Archive for the ‘ Behavior ’ Category
“Proceed with caution in the direction of your hopes, and live safely, the life have.” —Hank Dave Locke
Mediocre is a good. Moderate quality is ok. “Average is the norm,” as Yogi Berra might say.
Today’s world is complicated—every segment of society is continually changing and very little seems to be certain anymore, like it was two hundred years ago. No amount strategy, planning, or consulting can change this reality.
The great challenge for today’s leader at work, in sports, at home, or in academia, is to help everyone just hold on through the chaos and hope that things turn out for the good. We need to lower our expectations on what “greatness” really is. Our primary focus as leaders today is to maintain the status quo and not allow innovation, excellence, or a utopian idea of high-performance disrupt people from allowing people to get their job done the way they always have—for the most part.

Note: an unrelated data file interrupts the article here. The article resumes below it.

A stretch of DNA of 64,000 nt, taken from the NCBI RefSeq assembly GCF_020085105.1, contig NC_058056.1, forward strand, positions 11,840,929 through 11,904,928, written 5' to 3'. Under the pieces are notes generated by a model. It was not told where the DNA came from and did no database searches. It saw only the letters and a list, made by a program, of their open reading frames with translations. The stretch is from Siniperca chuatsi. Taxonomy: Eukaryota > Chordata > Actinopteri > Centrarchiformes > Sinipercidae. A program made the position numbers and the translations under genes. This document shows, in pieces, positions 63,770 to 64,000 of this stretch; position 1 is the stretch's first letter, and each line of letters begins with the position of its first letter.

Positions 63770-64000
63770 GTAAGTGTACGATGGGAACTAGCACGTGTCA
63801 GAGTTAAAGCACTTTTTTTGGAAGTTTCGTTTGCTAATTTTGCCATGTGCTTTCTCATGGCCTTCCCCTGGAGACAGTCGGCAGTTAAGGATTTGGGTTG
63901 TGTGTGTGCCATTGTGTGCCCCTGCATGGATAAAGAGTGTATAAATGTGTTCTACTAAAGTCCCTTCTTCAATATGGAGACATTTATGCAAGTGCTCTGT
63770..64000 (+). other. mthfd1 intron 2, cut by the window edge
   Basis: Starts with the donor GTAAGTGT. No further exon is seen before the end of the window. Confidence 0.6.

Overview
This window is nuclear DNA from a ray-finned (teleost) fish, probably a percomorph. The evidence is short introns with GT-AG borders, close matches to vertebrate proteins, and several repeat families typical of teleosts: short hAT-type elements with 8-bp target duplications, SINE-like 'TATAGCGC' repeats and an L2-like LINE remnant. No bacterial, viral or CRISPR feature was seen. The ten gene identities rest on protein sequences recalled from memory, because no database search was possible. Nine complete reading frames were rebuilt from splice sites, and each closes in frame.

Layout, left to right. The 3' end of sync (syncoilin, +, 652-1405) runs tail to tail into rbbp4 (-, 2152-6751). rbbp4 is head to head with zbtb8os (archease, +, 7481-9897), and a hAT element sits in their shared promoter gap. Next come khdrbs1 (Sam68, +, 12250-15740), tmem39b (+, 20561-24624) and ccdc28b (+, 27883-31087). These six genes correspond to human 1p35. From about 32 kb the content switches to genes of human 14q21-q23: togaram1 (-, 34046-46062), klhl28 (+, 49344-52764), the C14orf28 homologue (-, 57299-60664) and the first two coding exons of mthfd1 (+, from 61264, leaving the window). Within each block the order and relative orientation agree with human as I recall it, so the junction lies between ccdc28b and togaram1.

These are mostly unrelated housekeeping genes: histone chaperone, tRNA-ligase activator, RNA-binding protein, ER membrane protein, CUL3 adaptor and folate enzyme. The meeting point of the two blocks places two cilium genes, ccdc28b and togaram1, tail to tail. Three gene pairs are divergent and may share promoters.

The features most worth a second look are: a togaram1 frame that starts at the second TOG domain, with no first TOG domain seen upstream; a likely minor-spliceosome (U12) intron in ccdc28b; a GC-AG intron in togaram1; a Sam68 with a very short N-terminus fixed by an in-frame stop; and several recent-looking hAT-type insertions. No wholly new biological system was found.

The following are a host (who really counts how many points there are in articles like this anymore?) of ideas, or habits, or secrets, that will help leaders around the world avoid the stress caused by the quest for “higher levels” of performance and help maintain the status quo within your spheres of influence—if you have any.
Don’t Have a Vision
Visions are nothing more than “pie in the sky” dreams about the way things should be, not the way things really are. Having a vision for your organization only stresses people out and puts too high of expectations on them—expectations that are impossible to live up to in the end. And besides everybody forgets the vision after the town hall meeting anyway. So leaders need to save everyone the stress—don’t create a vision.
Don’t Set Goals
Like vision, goals are a big stress in any area of life. People don’t need really need goals; it only sets you up for failure and disappointment. People come to work and know what they’re supposed to do and should be left alone to get it done—they don’t need a goal to tell them what they need to do. Without the stress of goals we don’t have to plan our week or take time every day to think about our activities we need to do. Without the burden of goals, people are free to just get straight to working—on something!
Don’t Give Feedback—And Never Ever Ask for Feedback